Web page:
Now that is more like it. Fall fell during mid-September, with temperatures plummeting to well below normal and giving a few folks in northern portions of the state an early fall frost scare. A frost didn’t occur, and doesn’t look to happen over the first portion of October with temperatures expected to be “hot” for fall, (highs in the lower to mid 80’s). This warmth should extend this current fall seeding window for cool-season turfgrasses somewhat, but as stated in the last update, now is the time. Although precipitation doesn’t appear likely in the next few days, higher chances of precipitation over the first part of October are expected for the region (http://www.cpc.ncep.noaa.gov). This rainfall should aid germination and establishment of young seedlings, but remember frequent, light irrigation scheduling will still be necessary during the first 7-14 days.
As shown in the figure below, the first freezing low temperature (≤ 32°F) in Columbia has occurred later in recent years than our historical data would indicate. In fact, over the past 10 years the first fall frost date averages October 22nd, which is a full week later but early enough to put some frost on the pumpkin. As has been shown often in other outlets, this trend mirrors the warming global climate that has been observed over the period. Presumably, complete zoysiagrass dormancy is also being pushed later into the fall season as well, which may mean a longer period of slow growth and fall infection potential for large patch.
As Dr. Brad Fresenburg likes to state, “Missouri is a tall fescue state”… well if the lawn isn’t tall fescue or a tall fescue/Kentucky bluegrass mix than it is more than likely zoysiagrass. Not only that, but nearly all of the golf course fairways in the state are planted in zoysiagrass. All of this zoysiagrass (approximately 130,000 managed acres) is planted mainly in the cultivar ‘Meyer’, and for good reason as it has historically been most able to survive our oftentimes brutal winters in the upper transition zone. In fact, last year it was one of only two newly established zoysia cultivars out of 35 in our NTEP trial to survive the 2013/14 winter season. Over the past week, we have noticed more and more large patch firing on our ‘Meyer’ research blocks at the farm. Along with insect issues (chinch bugs and billbugs), large patch is a considerable issue that limits zoysia utility in this region, and ‘Meyer’ is a particularly susceptible cultivar. After witnessing the winterkill on other cultivars this past winter, however, I wouldn’t suggest throwing this ‘Meyer’ baby out with the bath water.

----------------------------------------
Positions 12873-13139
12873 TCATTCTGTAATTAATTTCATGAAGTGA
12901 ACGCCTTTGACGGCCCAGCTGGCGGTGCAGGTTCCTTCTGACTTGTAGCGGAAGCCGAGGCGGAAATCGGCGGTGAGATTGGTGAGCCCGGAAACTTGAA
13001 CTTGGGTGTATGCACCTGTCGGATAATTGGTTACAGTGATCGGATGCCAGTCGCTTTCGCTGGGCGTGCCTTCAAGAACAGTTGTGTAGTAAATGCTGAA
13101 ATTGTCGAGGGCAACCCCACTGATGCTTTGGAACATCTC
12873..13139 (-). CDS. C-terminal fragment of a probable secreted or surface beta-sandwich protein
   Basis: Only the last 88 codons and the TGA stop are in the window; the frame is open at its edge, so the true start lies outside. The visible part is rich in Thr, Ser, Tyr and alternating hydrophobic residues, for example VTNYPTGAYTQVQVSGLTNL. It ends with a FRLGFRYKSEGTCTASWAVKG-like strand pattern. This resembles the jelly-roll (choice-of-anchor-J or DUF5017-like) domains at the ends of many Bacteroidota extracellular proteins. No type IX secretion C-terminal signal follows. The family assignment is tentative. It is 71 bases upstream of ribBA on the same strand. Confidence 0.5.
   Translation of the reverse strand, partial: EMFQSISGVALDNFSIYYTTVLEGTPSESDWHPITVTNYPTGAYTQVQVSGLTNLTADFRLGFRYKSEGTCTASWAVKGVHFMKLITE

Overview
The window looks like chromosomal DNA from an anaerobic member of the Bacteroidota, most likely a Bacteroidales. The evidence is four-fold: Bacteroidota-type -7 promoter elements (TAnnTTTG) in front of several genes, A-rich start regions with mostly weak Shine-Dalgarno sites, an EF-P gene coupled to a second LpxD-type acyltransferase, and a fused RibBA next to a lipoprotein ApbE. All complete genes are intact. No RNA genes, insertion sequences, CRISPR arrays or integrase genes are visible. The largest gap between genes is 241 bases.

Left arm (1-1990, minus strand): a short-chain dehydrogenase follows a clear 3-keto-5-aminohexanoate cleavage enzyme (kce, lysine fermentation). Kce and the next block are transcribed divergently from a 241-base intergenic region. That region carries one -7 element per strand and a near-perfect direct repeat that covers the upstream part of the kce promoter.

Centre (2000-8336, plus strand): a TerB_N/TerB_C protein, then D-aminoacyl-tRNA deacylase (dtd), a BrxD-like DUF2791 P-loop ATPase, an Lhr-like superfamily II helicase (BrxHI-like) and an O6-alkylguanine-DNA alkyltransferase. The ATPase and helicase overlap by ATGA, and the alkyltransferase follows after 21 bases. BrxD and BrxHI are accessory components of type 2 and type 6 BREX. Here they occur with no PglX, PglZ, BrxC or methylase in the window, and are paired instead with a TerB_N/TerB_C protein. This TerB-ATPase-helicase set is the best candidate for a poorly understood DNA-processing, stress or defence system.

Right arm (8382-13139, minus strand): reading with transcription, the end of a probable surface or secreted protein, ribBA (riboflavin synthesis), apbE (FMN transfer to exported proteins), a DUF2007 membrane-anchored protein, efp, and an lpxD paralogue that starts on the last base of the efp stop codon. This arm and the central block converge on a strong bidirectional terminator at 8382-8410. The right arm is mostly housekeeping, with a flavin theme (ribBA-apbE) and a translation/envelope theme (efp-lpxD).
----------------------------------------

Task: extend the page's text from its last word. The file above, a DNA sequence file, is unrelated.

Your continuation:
Large patch has two infection periods corresponding to diminished zoysiagrass growth in the fall and spring when the turf is either going into or coming out of dormancy. These two seasons result in a vexing issue for turfgrass managers regarding when to apply a fungicide. In high amenity situations such as golf course fairways, two or even three fungicide applications (2 Fall and 1 Spring) may be utilized to prevent the disease. In lawn care, the issue may be even more problematic as a homeowner may only allow or be able to afford a single application.
As shown in the figure above, if only a single fungicide application is planned for large patch control, perhaps it’s best to wait until spring rather than apply now. Other than the higher efficacy shown, in my observations large patch is normally more severe and conspicuous in the spring. Most zoysiagrass is sliding into dormancy and in a few short weeks in Missouri will already be brown and straw colored. Conversely, zoysiagrass in the spring is building up its metabolism and the overall goal is to have it green for the next 4-5 months. A fungicide application then is more aptly timed to suppress infection during this critical and obvious stage. What to do now if only one application is planned? Pay attention. Large patch will normally show the next spring right where it left off this fall, and can be pointed out to the client. Target those areas and plan on spraying them at or just before the first mow. If areas do begin to severely decline, a curative spot treatment now may be necessary.
Currently, we are also investigating the impact of nitrogen source and fertilizer timing on large patch severity. John Koehler (photo above) will be leading this project as the main focus of his thesis project. In brief, we will be targeting fertilizer treatments during the spring and fall and determining if large patch activity increases or if disease recovery may be quicker. Results of this research as it bears out will be forthcoming.
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Extension Turfgrass Pathologist
University of Missouri